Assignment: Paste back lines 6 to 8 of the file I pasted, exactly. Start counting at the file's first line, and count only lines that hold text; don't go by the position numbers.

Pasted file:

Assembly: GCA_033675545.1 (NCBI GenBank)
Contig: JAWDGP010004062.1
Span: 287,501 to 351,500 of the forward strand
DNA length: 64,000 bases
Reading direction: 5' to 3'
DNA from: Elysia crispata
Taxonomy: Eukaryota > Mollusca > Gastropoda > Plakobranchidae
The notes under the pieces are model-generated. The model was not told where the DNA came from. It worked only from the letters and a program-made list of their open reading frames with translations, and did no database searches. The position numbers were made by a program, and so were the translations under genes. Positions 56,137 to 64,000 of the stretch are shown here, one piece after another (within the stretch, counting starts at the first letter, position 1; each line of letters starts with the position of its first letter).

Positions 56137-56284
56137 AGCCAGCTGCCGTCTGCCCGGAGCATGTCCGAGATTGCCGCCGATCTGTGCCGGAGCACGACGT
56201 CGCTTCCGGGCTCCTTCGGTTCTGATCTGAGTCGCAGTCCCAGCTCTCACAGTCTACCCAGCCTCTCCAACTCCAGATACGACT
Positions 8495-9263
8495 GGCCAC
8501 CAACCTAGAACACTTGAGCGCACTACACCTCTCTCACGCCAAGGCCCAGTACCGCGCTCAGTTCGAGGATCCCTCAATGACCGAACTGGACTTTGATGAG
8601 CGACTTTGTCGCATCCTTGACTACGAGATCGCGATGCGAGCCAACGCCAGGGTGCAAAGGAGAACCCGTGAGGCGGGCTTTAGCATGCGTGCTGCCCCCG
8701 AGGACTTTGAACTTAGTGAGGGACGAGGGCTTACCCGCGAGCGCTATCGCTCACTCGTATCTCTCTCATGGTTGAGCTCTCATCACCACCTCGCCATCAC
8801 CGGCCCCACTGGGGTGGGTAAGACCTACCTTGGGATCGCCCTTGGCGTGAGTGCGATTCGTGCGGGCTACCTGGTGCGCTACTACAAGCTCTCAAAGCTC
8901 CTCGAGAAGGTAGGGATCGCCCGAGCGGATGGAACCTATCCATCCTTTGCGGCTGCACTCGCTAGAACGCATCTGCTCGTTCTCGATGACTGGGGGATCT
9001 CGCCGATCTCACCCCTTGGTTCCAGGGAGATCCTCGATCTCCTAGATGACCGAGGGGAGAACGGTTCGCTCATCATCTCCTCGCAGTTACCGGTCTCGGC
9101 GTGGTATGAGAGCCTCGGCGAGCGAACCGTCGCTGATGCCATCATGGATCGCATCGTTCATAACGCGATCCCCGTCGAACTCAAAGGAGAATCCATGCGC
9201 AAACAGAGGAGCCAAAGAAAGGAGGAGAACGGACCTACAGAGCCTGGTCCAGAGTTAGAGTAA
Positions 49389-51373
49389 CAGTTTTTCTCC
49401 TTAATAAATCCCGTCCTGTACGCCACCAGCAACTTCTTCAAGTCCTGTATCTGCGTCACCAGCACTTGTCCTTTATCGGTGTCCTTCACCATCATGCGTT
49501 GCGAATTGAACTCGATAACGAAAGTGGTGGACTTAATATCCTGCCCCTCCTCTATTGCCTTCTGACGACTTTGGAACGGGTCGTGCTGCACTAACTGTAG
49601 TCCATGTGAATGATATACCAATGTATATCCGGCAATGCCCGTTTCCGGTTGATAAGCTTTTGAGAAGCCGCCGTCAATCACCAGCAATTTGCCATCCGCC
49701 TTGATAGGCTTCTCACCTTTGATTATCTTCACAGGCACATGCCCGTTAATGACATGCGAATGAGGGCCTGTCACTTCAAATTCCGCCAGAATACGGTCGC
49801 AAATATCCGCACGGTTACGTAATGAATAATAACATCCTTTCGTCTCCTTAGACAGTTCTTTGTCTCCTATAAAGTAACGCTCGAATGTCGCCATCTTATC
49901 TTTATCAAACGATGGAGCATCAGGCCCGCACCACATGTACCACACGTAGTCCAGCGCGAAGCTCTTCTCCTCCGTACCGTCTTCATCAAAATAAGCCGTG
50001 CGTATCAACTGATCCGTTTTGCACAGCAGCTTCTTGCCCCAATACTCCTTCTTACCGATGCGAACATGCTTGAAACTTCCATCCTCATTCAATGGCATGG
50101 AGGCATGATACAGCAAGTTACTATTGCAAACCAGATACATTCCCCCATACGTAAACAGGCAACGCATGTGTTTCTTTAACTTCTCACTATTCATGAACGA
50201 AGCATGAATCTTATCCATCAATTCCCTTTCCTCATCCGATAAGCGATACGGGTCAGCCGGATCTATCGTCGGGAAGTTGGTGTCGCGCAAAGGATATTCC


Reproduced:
DNA from: Elysia crispata
Taxonomy: Eukaryota > Mollusca > Gastropoda > Plakobranchidae
The notes under the pieces are model-generated. The model was not told where the DNA came from. It worked only from the letters and a program-made list of their open reading frames with translations, and did no database searches. The position numbers were made by a program, and so were the translations under genes. Positions 56,137 to 64,000 of the stretch are shown here, one piece after another (within the stretch, counting starts at the first letter, position 1; each line of letters starts with the position of its first letter).